The teams projected to be over the $70,307,000 luxury tax threshold in 2010 include Boston ($77.8 million, assuming Sheed got nothing), Dallas ($84.5 million), Denver $83.8 million), Houston ($73.6 million after the Trevor Ariza/Courtney Lee trade), the L.A. Lakers ($91.9 million before Shannon Brown), Orlando ($92.6 million), Portland ($72.8 million) and Utah ($75.3 million). Some of those teams will never get under the tax threshold, and some of them won't try. But some will, and even those that don't make it will probably pawn off excess salary onto the teams with cap space they're otherwise struggling to use. Here are some such dumps that I'm officially predicting, apart from the ones that I'm not.
- Before yesterday's four way trade that saw them move Trevor Ariza for Courtney Lee, and before the dump of David Andersen onto Toronto, Houston were about $10 million over the luxury tax threshold. After those moves, they're now about $3.2 million over it. They also currently have 16 players, eight of whom are big men, and only two of whom can play point guard. The unguaranteed contracts of Mike Harris and Alexander Johnson are easy enough to cut, yet they save only $1.7 million and are not enough to get Houston under the luxury tax. Cutting those two, as well as trading Chuck Hayes for no returning salary, would achieve this. Yet Hayes has done nothing to deserve to be salary dumped; at $2 million for one season, he represents good value for the amount he contributes. Jeffries's $6.8 million expiring will be harder to dump, but it's possible; pairing him with a pick like above and sending him to Sacramento or Washington, or trading him with sweetener (maybe Jermaine Taylor, who was just made redundant by Lee's arrival) to Minnesota for Sebastian Telfair, are all possibilities.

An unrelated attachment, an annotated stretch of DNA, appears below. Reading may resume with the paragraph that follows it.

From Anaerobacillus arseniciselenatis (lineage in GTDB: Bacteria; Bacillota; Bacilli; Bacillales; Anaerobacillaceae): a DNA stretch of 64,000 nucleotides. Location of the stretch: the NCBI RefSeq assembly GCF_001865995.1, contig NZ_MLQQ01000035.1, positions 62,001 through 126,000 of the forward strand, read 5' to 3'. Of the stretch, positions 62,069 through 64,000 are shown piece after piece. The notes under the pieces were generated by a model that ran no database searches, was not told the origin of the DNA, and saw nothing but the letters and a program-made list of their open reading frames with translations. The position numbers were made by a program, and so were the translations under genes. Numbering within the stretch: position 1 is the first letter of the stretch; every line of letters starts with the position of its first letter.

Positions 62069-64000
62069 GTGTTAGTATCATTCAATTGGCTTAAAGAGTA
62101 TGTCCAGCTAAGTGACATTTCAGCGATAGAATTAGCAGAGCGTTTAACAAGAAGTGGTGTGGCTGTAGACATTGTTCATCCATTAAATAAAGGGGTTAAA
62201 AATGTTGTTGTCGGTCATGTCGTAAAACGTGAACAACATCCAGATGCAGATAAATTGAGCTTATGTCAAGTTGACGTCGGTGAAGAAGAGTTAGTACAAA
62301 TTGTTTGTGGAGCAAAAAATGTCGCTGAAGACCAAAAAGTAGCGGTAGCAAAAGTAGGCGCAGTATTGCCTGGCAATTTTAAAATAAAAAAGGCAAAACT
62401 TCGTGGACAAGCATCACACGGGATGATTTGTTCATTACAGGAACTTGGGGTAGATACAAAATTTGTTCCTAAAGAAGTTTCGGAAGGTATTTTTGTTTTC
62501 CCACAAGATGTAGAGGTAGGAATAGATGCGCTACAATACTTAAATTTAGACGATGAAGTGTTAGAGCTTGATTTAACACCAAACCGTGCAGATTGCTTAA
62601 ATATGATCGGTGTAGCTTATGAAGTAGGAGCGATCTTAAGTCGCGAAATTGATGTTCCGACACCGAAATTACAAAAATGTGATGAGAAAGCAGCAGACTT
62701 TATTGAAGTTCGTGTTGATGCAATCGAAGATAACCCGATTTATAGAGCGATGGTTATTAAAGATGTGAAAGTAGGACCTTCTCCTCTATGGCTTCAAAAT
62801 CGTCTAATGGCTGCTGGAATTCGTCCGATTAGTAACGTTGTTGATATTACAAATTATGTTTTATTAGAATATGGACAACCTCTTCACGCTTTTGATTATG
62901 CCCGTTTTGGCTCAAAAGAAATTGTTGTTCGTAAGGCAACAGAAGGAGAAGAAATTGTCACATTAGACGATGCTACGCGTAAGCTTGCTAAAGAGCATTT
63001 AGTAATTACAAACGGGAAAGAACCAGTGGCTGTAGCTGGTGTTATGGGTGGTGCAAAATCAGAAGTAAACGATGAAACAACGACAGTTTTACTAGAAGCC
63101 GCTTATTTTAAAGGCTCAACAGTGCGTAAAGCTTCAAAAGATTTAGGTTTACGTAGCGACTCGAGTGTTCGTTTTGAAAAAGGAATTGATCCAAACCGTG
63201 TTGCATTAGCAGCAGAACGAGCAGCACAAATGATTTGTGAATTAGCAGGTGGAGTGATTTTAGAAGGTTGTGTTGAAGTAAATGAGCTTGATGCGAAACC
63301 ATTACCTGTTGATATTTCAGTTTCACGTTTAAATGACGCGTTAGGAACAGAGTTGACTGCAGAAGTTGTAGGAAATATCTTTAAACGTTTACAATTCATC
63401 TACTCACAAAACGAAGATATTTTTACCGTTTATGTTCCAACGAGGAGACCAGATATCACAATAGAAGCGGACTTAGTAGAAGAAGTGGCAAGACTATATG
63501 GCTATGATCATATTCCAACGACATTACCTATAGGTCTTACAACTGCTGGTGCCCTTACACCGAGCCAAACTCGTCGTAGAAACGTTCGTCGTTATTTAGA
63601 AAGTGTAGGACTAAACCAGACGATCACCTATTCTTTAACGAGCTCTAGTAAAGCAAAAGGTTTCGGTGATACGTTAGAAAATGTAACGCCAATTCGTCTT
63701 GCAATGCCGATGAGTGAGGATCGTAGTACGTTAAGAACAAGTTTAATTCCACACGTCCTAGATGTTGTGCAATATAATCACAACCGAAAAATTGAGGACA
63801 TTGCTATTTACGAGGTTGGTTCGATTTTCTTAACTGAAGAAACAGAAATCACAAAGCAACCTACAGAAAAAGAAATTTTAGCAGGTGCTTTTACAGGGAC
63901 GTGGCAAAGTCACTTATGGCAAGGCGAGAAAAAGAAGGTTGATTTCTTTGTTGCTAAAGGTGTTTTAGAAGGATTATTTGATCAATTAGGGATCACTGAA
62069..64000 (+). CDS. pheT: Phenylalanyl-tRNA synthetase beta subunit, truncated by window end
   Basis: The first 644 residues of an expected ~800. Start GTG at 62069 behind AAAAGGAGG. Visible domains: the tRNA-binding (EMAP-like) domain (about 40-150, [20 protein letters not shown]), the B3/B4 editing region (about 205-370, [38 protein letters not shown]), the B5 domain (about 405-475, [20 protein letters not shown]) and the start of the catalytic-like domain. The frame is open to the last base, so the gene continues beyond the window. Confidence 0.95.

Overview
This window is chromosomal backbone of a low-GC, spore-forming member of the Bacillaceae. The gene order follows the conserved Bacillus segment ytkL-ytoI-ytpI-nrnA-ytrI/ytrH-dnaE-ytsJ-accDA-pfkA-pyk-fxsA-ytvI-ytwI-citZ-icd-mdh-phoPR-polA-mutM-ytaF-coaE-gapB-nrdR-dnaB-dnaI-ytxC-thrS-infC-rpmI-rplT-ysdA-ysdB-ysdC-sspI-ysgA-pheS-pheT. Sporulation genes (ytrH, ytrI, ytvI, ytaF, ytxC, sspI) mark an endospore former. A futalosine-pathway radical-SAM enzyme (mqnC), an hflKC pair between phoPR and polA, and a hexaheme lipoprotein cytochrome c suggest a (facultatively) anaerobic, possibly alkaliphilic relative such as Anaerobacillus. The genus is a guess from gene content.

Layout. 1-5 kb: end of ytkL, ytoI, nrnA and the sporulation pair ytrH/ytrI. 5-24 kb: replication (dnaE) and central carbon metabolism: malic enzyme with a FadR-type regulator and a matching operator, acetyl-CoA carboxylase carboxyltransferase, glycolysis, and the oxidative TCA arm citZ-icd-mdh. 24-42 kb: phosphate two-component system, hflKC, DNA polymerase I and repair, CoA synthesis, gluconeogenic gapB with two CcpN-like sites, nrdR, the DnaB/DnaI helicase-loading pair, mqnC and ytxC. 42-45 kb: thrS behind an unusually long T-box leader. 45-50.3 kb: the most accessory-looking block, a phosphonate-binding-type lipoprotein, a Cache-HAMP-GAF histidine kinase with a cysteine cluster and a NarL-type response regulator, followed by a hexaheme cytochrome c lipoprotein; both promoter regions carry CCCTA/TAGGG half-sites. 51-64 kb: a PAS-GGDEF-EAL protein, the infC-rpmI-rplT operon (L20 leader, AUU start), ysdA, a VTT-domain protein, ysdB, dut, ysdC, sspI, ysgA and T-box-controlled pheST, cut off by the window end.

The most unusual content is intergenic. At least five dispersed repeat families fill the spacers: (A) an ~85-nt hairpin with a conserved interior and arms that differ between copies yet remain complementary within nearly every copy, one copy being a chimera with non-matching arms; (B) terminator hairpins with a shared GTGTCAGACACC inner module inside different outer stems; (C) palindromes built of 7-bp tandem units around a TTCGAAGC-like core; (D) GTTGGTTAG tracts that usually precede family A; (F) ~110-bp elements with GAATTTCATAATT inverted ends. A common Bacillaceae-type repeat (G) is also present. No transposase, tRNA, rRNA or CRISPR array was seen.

Note: Non-US teams that the player
has played for are, unless stated otherwise, from the top division in
that nation. If a league or division name is expressly stated, it's not
the top division. The only exceptions to this are the rare occasions where
no one league is said to be above the other, such as with the JBL/BJ League
split in Japan.